QB guru gives thoughts on Justin Fields training with Deshaun Watson
Last Saturday, the Bulldogs’ Justin Fields continued his summer workouts, albeit in a different setting than the University of Georgia. Still, he was receiving instruction from someone he’s quite familiar with. At North Park in Alpharetta, Ga., the freshman signal-caller worked out with Quincy Avery, one of the nation’s leading quarterback coaches, who began training Fields when the current Bulldog freshman was in the ninth grade.
“He can make all the throws—and to be able to do that while also being such a dynamic runner, Justin is a special individual,” Avery told UGASports regarding Fields. “I don’t think of him as a dual-threat quarterback, but rather a pocket passer who adds an element of being able to do things with his legs very few quarterbacks can do.”
Avery was a wide receiver at Atlanta's Morehouse College from 2005-2008 who finished his career ranked ninth in school history in receptions. He was a volunteer offensive coach at UCLA for a few years before becoming the founder of the Quincy Avery Quarterback Academy. Since then, he has partnered with private quarterback coach Sean McEvoy of Premier Quarterback Training recently to launch Quarterback Takeover.
According to Avery, he has trained 140 Division I and II quarterbacks, including University of Tennessee record-breaking quarterback and fourth-round pick Josh Dobbs, former Buffalo Bills’ starting quarterback Tyrod Taylor, seven-year NFL veteran T.J. Yates, and, likely the most distinguished of them all, former Clemson all-time great and current quarterback of the Houston Texans, Deshaun Watson.
In fact, Avery was training Watson last week when he received a text from Dwayne Haskins, Ohio State’s starting quarterback, who wanted to train with the instructor. With Watson and Haskins present, Avery thought it’d be a good opportunity for Fields and Florida freshman quarterback Emory Jones to join the trio for a 90-minute session. Getting a flat tire on the way to the park, Jones ultimately wasn’t able to attend.
Fields has been compared to Watson—a comparison Avery finds difficult to make, even in recalling when the latter just came out of Gainesville (Ga.) High School and was entering Clemson as a freshman.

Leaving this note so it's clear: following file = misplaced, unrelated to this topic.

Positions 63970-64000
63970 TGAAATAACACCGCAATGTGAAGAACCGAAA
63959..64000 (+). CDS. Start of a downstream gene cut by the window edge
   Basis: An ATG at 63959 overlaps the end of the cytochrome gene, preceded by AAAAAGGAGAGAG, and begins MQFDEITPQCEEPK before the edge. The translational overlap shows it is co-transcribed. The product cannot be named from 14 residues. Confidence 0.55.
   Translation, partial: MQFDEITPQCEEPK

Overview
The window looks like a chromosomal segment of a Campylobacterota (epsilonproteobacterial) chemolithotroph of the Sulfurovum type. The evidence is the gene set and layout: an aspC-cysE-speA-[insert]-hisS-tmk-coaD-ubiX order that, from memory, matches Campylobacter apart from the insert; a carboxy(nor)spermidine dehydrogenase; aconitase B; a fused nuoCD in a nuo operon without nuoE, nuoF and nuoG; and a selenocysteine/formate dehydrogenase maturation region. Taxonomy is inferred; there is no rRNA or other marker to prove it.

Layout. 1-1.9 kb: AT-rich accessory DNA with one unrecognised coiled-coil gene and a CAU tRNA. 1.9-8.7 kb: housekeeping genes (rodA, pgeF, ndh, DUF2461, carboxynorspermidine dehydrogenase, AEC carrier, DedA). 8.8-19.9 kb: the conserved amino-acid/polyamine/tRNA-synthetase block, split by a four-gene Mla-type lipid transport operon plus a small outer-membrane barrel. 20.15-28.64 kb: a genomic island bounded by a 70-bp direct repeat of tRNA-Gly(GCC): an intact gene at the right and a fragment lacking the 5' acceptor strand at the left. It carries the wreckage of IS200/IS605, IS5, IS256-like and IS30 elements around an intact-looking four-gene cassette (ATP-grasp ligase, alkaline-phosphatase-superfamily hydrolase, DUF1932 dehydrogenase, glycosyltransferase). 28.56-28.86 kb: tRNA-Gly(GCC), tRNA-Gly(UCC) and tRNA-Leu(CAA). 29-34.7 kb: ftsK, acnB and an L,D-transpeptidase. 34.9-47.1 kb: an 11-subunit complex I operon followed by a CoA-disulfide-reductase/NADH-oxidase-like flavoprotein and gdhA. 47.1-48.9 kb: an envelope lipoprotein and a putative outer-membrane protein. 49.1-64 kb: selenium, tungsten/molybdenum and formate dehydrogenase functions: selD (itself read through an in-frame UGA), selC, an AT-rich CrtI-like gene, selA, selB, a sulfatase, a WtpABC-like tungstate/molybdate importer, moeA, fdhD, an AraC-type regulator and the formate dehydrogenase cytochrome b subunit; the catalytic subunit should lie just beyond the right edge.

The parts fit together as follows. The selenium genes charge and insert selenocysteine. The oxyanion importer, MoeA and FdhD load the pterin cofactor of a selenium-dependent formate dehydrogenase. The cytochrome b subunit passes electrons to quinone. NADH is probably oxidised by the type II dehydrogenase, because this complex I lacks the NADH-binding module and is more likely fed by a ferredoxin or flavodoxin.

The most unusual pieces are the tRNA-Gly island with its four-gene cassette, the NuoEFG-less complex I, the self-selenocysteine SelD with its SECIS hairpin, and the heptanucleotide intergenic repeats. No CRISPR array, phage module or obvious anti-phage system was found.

“They’re both tremendously skilled—that’s obvious,” Avery said. “But I wouldn’t compare the two as quarterbacks. I wouldn’t even say they remind me of one another. They’re just on completely different levels.”
According to Avery, what separates Fields amongst his peers is “what’s above the neck more than anything”—an attribute the trainer observed as a Core Coach when Fields was named MVP in 2017 of the Elite 11, a premier annual competition for high school quarterbacks throughout the nation.
“The information we loaded up those [quarterbacks at the Elite 11] with, like an NFL playbook, we made it difficult for them. But, I’d never seen someone more prepared to do the things we wanted them to do, and at such a high level, than Justin did,” Avery said. “He not only has the ability to throw the ball and drive the ball, but he can throw the ball with much anticipation—and to do all those things, that’s not something you see from an 18-year-old.”
As far as what Fields needs to work on or improve upon, according to Avery, it’s simple—the little things.
“Justin just needs to continue to refine his game—just improve upon all the little things,” Avery said. “To just keep practicing like he’s going to play in a game is, I think, a big deal for him.”
Speaking of which, Avery expects to see Fields play this season.
“I’m sure Justin is going to see the field at some point. It would be silly for him not to,” Avery said. “It’s really about him coming along and learning the playbook, but the thing about Justin is he’s so smart. He goes after and attacks information so well that there’s no way he won’t come away with knowledge of the playbook—and, from there, he’ll be ready to play when he’s called.”
As far as when Fields is called, would it be possible for him to eventually unseat Fromm at quarterback, in a similar way to Fromm's replacement of Jacob Eason (whom Avery has also worked with) last season? According to Avery, that is much easier said than done.
“It’s tough to take someone out of the game, like Jake Fromm, just because of the things he’s already accomplished,” Avery said. “Jake took his team to the National Championship game after unseating one of the most highly-touted quarterbacks coming out of high school in a long time (Eason).”
Still, Avery added that Fields has entered Georgia under different circumstances at quarterback than when Fromm did a year ago.
“The difference between the Jacob-Jake situation and Jake and Justin’s situation is that there was maybe nothing keeping Jake from doing what Jacob Eason could do,” Avery said. “But, there are things that Justin can do that no one else can.”